Traditional watchmaking techniques are the rule at Atelier Loiseau
WT: Was La Rose des Temps a unique piece?
DL: Yes. But it went all over the world, to all these different cities for a year. And it made the headlines on the TV news; everyone saw it as a kind of political statement. It was also a statement that things were finally starting to move in the world of mechanical watchmaking and that mechanical watchmaking can still move people, can trigger emotions. It really was the start of something new. So in 1982, 1983, because this creation had so shaken things up, moves started being made at firms like Blancpain and Audemars Piguet and by people like Gérald Genta. We were the pioneers. And if you look at where mechanical watchmaking is today, it’s because that’s when things started to move again. We really threw ourselves into this body and soul. We realized that we had to create an event, not just tinker away in a corner and develop magnificent movements that nobody ever knew about. There had to be a statement.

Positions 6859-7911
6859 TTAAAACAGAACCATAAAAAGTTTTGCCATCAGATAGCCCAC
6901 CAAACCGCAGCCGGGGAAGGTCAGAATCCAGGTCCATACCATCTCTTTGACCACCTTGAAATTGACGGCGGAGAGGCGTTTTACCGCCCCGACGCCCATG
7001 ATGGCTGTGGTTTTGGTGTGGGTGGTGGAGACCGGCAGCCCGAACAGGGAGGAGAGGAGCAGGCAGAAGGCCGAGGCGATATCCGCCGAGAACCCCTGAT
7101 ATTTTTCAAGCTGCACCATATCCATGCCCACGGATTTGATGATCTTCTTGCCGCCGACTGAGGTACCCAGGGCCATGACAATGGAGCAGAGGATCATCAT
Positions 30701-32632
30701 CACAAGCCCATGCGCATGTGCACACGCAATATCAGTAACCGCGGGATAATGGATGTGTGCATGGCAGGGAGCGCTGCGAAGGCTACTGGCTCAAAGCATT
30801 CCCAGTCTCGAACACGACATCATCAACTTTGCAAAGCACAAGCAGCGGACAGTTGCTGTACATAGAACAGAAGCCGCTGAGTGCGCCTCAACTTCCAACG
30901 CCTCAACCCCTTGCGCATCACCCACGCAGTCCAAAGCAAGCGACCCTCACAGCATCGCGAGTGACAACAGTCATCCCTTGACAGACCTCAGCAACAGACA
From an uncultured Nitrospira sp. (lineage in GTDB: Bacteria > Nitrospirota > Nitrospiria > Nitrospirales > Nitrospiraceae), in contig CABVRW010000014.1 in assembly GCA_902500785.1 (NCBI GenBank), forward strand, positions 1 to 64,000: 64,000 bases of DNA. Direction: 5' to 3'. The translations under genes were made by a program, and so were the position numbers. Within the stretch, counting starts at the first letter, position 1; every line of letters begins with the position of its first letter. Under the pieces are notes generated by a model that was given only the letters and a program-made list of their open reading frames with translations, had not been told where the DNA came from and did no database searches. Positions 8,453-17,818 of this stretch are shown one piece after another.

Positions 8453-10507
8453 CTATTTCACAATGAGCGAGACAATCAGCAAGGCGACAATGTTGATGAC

WT: So when the mechanical watch industry really come back in the 1990s, what was your next step?
DL: Everything that I had created before then was limited by the tools that were available. The problem was volume: you couldn’t do any kind of large-scale production and you couldn’t work in really tiny dimensions. Today, if you come to a watch manufacturer and look around, you’ll see we are using a lot of the same traditional tools that they used back in the 18th century for pocketwatches and grandfather clocks, but they are much more precise; they allow us to work with much greater precision.
WT: Tell me about how you came to work with major brands like Blancpain.